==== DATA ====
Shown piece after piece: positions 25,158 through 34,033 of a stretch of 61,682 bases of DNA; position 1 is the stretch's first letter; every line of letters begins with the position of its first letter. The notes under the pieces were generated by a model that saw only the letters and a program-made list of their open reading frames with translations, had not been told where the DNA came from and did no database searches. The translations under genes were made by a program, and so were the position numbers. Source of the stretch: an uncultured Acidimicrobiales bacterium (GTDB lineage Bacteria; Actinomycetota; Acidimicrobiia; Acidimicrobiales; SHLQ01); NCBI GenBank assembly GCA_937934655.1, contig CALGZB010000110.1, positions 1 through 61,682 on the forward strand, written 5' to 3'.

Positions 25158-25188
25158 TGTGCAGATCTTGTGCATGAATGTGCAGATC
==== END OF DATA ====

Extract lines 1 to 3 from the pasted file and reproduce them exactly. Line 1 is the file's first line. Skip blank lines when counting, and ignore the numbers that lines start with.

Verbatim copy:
Shown piece after piece: positions 25,158 through 34,033 of a stretch of 61,682 bases of DNA; position 1 is the stretch's first letter; every line of letters begins with the position of its first letter. The notes under the pieces were generated by a model that saw only the letters and a program-made list of their open reading frames with translations, had not been told where the DNA came from and did no database searches. The translations under genes were made by a program, and so were the position numbers. Source of the stretch: an uncultured Acidimicrobiales bacterium (GTDB lineage Bacteria; Actinomycetota; Acidimicrobiia; Acidimicrobiales; SHLQ01); NCBI GenBank assembly GCA_937934655.1, contig CALGZB010000110.1, positions 1 through 61,682 on the forward strand, written 5' to 3'.

Positions 25158-25188
25158 TGTGCAGATCTTGTGCATGAATGTGCAGATC